UK intellectual property system to be reviewed
26th November 2010
During a recent speech to an audience of high tech businesses and entrepreneurs in London’s East End, Prime Minister David Cameron announced the publication of a Technology Blueprint, spelling out how the Government intends to support high-tech innovation. This will include an independent six month review of the intellectual property system, focusing on how it can better drive growth and innovation in the internet age.
The aim of this review is to identify barriers to growth within the IP system, which consists of the rules and regulations covering how intellectual property is created, used and protected in this country. In particular, the review will focus on how the system can help businesses based on new internet and digital technology.
The review is to include examination of:
- Barriers to new internet-based business models, including the costs of obtaining permissions from existing rights-holders;
- The cost and complexity of enforcing intellectual property rights within the UK and internationally;
- The interaction between IP and Competition frameworks;
- The cost and complexity to SMEs of accessing services to help them protect and exploit their IP.
The Intellectual Property Minister, Baroness Wilcox, also discussed the proposed review. She stated that the internet has fundamentally changed the business landscape, with some sectors, such as the creative industries, being transformed. It is therefore important that the intellectual property framework keeps pace. The future of the economy lies in the highly skilled, technological sectors and, for many companies working in those sectors, their intellectual property is their most valuable asset. The review will look at what changes can be made to our intellectual property system to ensure it helps firms grow.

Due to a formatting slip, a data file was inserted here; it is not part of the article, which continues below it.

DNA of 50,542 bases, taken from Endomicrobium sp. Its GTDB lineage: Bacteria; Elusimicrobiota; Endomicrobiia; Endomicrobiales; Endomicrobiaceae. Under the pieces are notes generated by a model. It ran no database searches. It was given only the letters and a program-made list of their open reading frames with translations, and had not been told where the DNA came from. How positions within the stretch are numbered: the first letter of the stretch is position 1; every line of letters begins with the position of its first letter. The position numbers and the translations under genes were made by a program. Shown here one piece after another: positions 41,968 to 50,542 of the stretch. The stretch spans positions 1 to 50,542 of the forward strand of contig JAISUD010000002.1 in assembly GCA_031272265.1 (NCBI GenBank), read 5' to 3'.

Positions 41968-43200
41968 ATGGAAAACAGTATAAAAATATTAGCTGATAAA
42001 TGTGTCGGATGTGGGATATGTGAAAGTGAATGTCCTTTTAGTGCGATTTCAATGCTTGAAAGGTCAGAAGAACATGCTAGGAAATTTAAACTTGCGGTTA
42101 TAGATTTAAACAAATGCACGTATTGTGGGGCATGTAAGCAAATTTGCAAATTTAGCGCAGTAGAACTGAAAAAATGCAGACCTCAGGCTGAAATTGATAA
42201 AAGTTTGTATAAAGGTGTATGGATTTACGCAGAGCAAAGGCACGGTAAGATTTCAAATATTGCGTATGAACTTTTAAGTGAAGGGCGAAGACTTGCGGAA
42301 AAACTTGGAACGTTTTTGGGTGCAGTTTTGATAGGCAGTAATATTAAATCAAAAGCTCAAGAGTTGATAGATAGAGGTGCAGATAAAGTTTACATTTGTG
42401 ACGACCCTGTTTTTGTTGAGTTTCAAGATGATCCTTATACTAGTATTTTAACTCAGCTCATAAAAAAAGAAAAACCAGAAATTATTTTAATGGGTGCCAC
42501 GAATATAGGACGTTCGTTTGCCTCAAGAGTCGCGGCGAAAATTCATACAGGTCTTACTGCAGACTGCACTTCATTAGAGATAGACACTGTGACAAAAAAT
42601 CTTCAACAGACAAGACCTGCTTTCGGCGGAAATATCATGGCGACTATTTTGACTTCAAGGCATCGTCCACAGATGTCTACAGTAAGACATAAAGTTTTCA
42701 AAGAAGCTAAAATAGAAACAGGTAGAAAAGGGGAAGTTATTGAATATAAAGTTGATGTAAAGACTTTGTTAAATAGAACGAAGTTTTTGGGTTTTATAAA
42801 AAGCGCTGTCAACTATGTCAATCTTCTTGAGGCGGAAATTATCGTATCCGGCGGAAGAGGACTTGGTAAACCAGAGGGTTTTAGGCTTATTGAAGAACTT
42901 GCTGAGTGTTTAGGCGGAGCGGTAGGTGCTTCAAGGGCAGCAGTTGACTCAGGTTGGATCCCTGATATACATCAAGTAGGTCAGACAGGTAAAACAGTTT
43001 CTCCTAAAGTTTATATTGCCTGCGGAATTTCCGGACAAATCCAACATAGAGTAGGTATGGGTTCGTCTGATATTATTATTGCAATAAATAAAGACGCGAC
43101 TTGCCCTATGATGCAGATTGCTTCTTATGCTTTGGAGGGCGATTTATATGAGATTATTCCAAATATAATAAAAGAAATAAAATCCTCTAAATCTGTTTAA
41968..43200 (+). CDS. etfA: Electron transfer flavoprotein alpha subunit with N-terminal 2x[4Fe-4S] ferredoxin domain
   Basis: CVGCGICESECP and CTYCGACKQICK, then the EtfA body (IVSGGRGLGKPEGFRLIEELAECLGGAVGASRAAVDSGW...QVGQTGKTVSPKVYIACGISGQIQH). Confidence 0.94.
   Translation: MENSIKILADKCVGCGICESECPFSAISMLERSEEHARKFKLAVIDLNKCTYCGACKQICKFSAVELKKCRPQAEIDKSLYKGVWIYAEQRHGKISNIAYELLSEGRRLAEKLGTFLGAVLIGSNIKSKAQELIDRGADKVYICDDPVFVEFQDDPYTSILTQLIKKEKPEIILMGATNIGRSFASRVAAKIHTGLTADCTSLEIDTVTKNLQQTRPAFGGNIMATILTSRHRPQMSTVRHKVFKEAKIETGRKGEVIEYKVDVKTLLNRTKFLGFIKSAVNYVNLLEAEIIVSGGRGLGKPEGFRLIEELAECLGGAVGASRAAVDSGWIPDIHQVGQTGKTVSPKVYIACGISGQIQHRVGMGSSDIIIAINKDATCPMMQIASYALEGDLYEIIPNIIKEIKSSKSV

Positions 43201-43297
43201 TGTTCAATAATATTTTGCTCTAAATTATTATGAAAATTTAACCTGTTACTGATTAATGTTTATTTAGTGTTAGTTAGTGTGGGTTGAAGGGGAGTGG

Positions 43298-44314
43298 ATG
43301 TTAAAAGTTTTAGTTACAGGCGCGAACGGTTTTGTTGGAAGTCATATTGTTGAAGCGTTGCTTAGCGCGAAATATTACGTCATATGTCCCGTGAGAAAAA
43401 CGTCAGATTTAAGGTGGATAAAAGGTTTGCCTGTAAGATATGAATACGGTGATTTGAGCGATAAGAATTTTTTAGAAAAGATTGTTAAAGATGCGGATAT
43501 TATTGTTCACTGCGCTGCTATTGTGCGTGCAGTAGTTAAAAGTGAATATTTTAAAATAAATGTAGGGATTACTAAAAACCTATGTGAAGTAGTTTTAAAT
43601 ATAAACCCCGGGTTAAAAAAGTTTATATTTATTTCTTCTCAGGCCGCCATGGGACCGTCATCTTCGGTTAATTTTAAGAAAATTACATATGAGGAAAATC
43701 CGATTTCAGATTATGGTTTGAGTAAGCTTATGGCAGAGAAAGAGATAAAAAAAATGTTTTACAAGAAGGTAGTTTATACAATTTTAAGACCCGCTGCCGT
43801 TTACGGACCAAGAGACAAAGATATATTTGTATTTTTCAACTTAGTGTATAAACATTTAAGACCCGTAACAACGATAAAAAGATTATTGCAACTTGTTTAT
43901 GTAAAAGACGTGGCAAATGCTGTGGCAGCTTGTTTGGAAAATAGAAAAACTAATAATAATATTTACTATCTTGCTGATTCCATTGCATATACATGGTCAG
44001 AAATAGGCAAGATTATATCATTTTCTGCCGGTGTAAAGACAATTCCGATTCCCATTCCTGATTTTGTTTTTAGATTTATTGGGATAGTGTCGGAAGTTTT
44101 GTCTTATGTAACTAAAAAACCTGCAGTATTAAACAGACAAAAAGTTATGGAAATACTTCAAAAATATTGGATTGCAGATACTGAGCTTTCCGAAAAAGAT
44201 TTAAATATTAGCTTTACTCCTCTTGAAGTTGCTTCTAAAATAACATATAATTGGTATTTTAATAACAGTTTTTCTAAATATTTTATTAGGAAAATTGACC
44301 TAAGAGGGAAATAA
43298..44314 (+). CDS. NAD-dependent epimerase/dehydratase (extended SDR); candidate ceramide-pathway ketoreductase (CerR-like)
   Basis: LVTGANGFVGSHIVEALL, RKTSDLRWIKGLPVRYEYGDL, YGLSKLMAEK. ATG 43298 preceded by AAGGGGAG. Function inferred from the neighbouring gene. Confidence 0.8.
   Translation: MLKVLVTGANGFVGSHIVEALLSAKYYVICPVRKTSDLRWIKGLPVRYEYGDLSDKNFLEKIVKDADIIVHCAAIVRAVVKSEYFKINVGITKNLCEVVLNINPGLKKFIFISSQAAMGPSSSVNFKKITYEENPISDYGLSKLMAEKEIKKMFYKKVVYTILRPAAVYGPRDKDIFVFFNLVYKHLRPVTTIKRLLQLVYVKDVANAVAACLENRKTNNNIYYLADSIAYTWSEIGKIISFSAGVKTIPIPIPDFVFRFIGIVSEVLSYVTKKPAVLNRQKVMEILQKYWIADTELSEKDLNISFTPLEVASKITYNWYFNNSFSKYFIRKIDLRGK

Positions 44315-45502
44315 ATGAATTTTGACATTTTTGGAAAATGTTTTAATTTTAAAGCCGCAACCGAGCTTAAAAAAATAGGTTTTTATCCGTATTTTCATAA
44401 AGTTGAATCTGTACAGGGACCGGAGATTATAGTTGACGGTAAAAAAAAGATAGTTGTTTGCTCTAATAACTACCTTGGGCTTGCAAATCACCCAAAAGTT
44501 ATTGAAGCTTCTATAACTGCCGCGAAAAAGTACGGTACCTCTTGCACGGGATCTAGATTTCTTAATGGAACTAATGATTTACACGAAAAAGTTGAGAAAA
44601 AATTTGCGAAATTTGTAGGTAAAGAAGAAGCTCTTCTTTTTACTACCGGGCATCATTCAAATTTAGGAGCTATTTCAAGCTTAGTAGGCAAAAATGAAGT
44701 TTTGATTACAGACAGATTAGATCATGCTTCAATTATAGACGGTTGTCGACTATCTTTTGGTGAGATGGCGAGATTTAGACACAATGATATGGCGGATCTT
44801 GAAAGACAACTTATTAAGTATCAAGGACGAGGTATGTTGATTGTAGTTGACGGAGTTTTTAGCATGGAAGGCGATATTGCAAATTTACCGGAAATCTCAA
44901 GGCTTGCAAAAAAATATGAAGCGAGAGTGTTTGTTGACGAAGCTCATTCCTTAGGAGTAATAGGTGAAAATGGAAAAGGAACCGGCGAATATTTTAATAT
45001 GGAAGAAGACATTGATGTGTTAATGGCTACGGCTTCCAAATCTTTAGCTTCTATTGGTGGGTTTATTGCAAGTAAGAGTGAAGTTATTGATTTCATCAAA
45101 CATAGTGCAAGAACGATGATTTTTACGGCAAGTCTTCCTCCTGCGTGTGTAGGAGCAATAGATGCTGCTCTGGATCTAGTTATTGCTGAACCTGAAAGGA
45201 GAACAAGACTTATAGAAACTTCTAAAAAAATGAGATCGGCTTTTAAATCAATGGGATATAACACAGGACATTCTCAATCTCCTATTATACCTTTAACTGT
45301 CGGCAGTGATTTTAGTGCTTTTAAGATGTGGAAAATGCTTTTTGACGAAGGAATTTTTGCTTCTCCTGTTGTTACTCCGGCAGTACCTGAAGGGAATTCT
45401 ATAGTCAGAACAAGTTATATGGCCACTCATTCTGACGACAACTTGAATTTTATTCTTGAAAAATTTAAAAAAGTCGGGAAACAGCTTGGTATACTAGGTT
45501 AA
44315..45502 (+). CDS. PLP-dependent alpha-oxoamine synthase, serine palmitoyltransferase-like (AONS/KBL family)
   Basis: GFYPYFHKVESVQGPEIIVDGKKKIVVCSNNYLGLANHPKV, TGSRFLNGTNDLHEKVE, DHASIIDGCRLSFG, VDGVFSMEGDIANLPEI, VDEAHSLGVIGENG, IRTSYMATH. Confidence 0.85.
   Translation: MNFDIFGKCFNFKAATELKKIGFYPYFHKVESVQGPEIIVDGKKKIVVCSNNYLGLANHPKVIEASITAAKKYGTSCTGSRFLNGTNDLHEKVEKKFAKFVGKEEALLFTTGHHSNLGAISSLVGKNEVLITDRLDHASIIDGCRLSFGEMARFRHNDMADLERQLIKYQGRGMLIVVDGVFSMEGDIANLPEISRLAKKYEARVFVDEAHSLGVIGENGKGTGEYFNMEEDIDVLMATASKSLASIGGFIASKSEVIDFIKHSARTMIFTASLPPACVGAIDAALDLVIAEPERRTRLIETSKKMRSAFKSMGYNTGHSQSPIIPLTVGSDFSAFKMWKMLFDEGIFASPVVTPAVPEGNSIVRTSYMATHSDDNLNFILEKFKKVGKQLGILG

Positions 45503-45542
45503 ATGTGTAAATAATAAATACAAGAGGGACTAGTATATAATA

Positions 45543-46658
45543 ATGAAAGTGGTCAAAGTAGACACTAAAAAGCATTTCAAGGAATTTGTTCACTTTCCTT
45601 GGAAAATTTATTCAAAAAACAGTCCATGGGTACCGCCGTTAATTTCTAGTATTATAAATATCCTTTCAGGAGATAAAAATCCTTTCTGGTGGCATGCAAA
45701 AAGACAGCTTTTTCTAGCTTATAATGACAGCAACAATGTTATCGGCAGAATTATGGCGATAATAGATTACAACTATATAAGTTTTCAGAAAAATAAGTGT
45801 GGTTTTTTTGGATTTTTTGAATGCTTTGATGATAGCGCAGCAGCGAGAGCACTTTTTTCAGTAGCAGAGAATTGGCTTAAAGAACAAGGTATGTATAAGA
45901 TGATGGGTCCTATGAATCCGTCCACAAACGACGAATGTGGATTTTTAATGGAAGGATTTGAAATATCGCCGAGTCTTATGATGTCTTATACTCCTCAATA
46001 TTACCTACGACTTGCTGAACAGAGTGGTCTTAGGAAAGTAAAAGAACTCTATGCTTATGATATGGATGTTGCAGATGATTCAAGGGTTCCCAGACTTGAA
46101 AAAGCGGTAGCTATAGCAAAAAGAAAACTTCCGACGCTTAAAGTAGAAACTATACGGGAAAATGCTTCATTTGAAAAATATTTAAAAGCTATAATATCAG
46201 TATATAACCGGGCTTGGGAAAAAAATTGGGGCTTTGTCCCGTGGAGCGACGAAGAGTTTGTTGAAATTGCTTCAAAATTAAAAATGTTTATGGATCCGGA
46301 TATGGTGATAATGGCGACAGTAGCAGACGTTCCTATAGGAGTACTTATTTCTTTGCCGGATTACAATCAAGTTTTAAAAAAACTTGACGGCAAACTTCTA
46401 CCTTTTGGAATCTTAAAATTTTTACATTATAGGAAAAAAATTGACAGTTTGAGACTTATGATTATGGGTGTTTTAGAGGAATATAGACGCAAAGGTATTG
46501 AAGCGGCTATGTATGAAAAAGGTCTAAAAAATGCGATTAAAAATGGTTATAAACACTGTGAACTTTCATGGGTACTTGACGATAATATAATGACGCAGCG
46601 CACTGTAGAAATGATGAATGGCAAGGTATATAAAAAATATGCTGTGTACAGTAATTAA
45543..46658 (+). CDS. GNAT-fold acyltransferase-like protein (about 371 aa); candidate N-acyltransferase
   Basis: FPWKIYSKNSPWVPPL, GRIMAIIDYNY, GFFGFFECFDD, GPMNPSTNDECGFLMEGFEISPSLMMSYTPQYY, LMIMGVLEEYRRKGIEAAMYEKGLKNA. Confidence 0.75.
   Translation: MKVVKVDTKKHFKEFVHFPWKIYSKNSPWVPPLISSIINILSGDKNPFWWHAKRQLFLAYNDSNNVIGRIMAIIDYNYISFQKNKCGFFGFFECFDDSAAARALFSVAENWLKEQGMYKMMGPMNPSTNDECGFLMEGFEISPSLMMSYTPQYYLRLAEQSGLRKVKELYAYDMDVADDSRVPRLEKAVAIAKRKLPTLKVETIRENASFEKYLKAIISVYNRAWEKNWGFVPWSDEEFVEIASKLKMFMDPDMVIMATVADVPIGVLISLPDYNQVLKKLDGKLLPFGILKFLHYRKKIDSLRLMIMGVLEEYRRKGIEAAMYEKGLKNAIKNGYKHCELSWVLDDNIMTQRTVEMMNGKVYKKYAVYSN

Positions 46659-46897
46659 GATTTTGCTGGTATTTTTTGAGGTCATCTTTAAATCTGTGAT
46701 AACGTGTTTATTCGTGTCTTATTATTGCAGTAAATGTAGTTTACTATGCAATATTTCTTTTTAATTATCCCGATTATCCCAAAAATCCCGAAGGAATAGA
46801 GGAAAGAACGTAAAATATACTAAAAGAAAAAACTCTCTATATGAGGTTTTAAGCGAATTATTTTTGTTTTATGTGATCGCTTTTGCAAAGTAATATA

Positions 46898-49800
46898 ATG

The Technology Blueprint also outlines how the UKIPO will trial a peer-to-patent project which aims to improve the quality of granted patents by ensuring they are sufficiently novel and inventive. Patent examiners cannot be expected to have access to all the information which is already in the public domain, so during the trial selected patent applications will be available for people to comment on and to rate each other’s comments. The highest rated comments will then be submitted to the patent examiner for consideration. Similar projects have been carried out in the US and Australia.
26 November 2011